As for the LG V20, the dual camera setup offers laser autofocus, optical image stabilization and LED flash. We should insert a word of warning here, select LG V20 users have been complaining the camera glass on the back is very sensitive and tends to break unexpectedly.
In the selfie department, the HTC U Ultra features an impressive 16MP self-portrait shooter just like the OnePlus 3T and Samsung Galaxy A7 and A5 (2017). The secondary snapper can switch between UltraPixel mode (for low-light environments) to the standard mode when lighting conditions improve.
The LG V20 is less impressive when it comes to selfies, coming with a 5MP front camera.
Android 7.0 Nougat vs Android 7.0 Nougat
Both phones ship with Android 7.0 Nougat out of the box. However, the HTC U Ultra features its own Sense UI plastered on top which adds several new features such as the AI-driven Sense Companion (basically a virtual assistant).
It seems like virtual assistants are becoming a ubiquitous commodity in 2017. Samsung will add Bixby in the Galaxy S8 and Nokia will probably offer up Viki with its upcoming flagships. Going back to, the Sense Companion basically sounds like every smart assistant out there. The system learns your habits and then gives you suggestions, so nothing to write home about really.
However, if you’re not a fan of virtual assistant and prefer daily brain workouts over helpful suggestions, you’ll be happy to know that the LG V20 doesn’t have an AI companion.
3,000 mAh (non-removable) vs 3,200 mAh (removable)
Battery is quite important when picking out a new smartphone, especially if you’re going to pay premium.
Phones like the Moto Z and Pixel XL offer stellar battery life, but we don’t suppose the HTC U Ultra will be able to deliver the same. The phone features a power draining 5.7-inch QHD display plus a Snapdragon 821 and even though Nougat is optimized to preserve battery, we are skeptical the HTC U Ultra will surprise us.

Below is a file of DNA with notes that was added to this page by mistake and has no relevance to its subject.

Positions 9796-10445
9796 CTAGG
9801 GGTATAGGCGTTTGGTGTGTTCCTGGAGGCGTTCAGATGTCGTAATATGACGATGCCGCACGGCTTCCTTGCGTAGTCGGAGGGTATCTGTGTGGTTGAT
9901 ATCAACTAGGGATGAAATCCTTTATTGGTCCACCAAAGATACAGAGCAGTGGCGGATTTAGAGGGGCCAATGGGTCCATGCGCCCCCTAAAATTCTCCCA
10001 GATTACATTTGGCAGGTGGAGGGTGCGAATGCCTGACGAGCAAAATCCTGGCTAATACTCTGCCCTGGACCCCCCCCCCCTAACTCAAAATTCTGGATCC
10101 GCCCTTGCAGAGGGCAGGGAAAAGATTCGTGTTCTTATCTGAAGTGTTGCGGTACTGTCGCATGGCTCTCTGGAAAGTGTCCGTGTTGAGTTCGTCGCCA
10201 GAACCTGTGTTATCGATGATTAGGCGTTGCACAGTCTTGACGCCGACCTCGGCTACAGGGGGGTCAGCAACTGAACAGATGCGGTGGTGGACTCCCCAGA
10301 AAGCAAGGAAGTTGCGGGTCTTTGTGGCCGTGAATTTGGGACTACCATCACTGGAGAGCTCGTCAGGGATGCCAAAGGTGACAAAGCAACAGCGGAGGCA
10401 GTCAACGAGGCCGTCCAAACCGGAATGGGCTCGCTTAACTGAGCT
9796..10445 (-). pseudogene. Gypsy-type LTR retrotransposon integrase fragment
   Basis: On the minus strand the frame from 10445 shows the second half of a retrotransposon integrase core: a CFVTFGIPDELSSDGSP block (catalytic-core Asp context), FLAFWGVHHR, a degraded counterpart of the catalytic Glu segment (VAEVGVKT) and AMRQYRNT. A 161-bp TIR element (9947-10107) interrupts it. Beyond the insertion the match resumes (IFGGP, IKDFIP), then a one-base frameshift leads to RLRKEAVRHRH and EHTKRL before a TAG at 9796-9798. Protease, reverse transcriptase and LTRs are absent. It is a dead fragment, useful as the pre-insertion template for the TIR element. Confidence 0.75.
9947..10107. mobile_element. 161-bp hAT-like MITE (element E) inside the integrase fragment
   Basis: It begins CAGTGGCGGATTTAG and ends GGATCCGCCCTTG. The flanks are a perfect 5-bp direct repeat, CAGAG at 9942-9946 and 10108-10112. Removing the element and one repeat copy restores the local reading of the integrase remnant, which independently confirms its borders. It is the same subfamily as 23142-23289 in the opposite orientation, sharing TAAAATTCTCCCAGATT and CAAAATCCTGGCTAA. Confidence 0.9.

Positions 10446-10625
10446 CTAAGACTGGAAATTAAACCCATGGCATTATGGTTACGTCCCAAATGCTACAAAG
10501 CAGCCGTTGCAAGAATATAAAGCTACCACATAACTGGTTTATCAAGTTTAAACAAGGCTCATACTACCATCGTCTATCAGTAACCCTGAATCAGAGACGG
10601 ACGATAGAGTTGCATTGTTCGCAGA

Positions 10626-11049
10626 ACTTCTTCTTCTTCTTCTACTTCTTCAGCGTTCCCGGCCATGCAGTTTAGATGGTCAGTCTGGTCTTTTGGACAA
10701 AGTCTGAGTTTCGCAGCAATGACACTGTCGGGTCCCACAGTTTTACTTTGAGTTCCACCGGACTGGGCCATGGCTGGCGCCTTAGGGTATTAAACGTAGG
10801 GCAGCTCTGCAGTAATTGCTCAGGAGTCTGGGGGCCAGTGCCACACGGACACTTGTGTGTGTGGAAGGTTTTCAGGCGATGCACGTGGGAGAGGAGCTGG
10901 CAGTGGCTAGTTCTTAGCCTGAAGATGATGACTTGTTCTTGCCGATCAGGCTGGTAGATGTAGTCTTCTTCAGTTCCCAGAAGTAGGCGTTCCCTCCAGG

By contrast, the LG did a little bit better and bundled a larger 3,200 mAh battery under the V20’s hood. The power source is removable, so you can always swap out the dead battery and replace it with a fresh one.
64GB/128GB of internal storage vs 64GB of internal storage
The HTC U Ultra is going to have a variant with 128GB of storage onboard. However, at launch the phone will be offered with 64GB only.
Surprisingly, the HTC phone does feature a microSD card slot which allows for memory expansion to up to 256GB. And so does the LG V20.
$749 vs $799
As we mentioned in the beginning, both phones are premium models which are bound to break the piggy bank.
As you can see the LG V20 is a bit more expensive, but users also have the option of purchasing the phone from carriers like Verizon, T-Mobile or AT&T with prices ranging between $672 and $830 (unless you really want it unlocked).
To conclude this smartphone battle, we’ll tell you that reviewers have found the LG V20 is a phone that boasts spectacular audio capabilities. As for the HTC U Ultra, we’ll have to draw your attention to the inexplicable absence of BoomSound speakers on board of the device. It was one of the best features offered by the company, so it’s quite puzzling to see HTC is not using it as a selling point on its latest flagship.
The HTC U Ultra also lacks the 3.5mm headphone jack, which is alive and well on the LG V20. But the U Ultra probably boasts a much better camera than the one on the V20. However, if battery life is important to you, you’ll go for the LG V20.